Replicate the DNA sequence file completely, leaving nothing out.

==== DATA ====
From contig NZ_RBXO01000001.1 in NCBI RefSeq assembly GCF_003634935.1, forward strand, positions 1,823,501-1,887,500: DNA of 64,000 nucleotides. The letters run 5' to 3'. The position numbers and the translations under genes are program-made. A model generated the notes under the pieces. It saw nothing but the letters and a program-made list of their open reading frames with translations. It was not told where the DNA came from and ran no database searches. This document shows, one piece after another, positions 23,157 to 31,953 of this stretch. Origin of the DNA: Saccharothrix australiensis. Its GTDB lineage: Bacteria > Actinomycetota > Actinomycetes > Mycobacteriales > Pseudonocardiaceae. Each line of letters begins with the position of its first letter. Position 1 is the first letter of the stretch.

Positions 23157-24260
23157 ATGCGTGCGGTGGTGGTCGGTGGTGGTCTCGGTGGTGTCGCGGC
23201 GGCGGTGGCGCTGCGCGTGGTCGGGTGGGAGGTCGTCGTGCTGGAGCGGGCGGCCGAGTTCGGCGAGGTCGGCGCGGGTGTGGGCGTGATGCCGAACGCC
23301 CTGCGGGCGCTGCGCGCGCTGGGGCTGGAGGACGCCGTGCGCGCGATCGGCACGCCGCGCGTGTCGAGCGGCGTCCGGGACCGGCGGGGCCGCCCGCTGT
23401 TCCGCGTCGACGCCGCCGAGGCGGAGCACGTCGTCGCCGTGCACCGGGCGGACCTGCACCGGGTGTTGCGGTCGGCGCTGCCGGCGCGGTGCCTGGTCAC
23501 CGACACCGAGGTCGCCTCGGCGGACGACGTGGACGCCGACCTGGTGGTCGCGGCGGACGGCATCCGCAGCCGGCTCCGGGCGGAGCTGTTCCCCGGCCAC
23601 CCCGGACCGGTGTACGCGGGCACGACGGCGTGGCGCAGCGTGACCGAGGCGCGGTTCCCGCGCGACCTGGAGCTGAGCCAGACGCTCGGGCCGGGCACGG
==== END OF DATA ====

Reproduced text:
From contig NZ_RBXO01000001.1 in NCBI RefSeq assembly GCF_003634935.1, forward strand, positions 1,823,501-1,887,500: DNA of 64,000 nucleotides. The letters run 5' to 3'. The position numbers and the translations under genes are program-made. A model generated the notes under the pieces. It saw nothing but the letters and a program-made list of their open reading frames with translations. It was not told where the DNA came from and ran no database searches. This document shows, one piece after another, positions 23,157 to 31,953 of this stretch. Origin of the DNA: Saccharothrix australiensis. Its GTDB lineage: Bacteria > Actinomycetota > Actinomycetes > Mycobacteriales > Pseudonocardiaceae. Each line of letters begins with the position of its first letter. Position 1 is the first letter of the stretch.

Positions 23157-24260
23157 ATGCGTGCGGTGGTGGTCGGTGGTGGTCTCGGTGGTGTCGCGGC
23201 GGCGGTGGCGCTGCGCGTGGTCGGGTGGGAGGTCGTCGTGCTGGAGCGGGCGGCCGAGTTCGGCGAGGTCGGCGCGGGTGTGGGCGTGATGCCGAACGCC
23301 CTGCGGGCGCTGCGCGCGCTGGGGCTGGAGGACGCCGTGCGCGCGATCGGCACGCCGCGCGTGTCGAGCGGCGTCCGGGACCGGCGGGGCCGCCCGCTGT
23401 TCCGCGTCGACGCCGCCGAGGCGGAGCACGTCGTCGCCGTGCACCGGGCGGACCTGCACCGGGTGTTGCGGTCGGCGCTGCCGGCGCGGTGCCTGGTCAC
23501 CGACACCGAGGTCGCCTCGGCGGACGACGTGGACGCCGACCTGGTGGTCGCGGCGGACGGCATCCGCAGCCGGCTCCGGGCGGAGCTGTTCCCCGGCCAC
23601 CCCGGACCGGTGTACGCGGGCACGACGGCGTGGCGCAGCGTGACCGAGGCGCGGTTCCCGCGCGACCTGGAGCTGAGCCAGACGCTCGGGCCGGGCACGG